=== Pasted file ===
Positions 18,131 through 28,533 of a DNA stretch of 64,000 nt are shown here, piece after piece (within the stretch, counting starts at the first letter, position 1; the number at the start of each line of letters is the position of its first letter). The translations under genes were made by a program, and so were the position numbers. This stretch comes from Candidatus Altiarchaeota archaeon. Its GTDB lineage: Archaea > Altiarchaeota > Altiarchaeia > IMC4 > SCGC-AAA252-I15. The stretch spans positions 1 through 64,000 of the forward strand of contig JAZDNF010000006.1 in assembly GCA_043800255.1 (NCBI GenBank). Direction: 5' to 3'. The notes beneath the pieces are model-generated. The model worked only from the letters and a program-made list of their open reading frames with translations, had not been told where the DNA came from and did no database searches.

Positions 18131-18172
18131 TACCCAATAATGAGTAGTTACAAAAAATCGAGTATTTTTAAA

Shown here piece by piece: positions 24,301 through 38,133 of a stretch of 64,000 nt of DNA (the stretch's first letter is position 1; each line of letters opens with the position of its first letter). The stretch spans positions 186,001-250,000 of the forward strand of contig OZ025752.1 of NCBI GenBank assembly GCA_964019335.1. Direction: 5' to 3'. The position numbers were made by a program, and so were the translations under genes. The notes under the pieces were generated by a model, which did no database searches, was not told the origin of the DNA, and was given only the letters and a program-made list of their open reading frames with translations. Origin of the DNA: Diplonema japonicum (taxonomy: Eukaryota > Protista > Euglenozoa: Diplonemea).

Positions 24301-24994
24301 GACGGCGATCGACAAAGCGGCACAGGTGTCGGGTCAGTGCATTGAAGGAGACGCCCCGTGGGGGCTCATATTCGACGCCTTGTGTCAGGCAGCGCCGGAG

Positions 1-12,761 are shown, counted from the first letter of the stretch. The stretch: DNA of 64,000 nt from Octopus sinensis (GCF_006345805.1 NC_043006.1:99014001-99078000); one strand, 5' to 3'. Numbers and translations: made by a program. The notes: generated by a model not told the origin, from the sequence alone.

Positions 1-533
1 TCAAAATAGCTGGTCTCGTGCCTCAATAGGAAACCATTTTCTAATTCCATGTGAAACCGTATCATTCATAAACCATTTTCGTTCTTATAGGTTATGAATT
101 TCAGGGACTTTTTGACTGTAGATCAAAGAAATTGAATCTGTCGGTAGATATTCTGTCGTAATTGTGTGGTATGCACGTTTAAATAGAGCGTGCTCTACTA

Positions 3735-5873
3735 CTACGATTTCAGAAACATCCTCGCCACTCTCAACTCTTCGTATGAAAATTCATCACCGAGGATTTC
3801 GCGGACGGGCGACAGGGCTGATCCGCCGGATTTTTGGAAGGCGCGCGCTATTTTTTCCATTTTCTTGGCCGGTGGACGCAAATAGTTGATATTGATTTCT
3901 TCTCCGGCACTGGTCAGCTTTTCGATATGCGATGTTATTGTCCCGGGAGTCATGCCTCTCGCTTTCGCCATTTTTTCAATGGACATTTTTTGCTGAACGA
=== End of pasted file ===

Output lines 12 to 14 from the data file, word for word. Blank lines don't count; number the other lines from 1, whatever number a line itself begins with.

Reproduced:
3735 CTACGATTTCAGAAACATCCTCGCCACTCTCAACTCTTCGTATGAAAATTCATCACCGAGGATTTC
3801 GCGGACGGGCGACAGGGCTGATCCGCCGGATTTTTGGAAGGCGCGCGCTATTTTTTCCATTTTCTTGGCCGGTGGACGCAAATAGTTGATATTGATTTCT
3901 TCTCCGGCACTGGTCAGCTTTTCGATATGCGATGTTATTGTCCCGGGAGTCATGCCTCTCGCTTTCGCCATTTTTTCAATGGACATTTTTTGCTGAACGA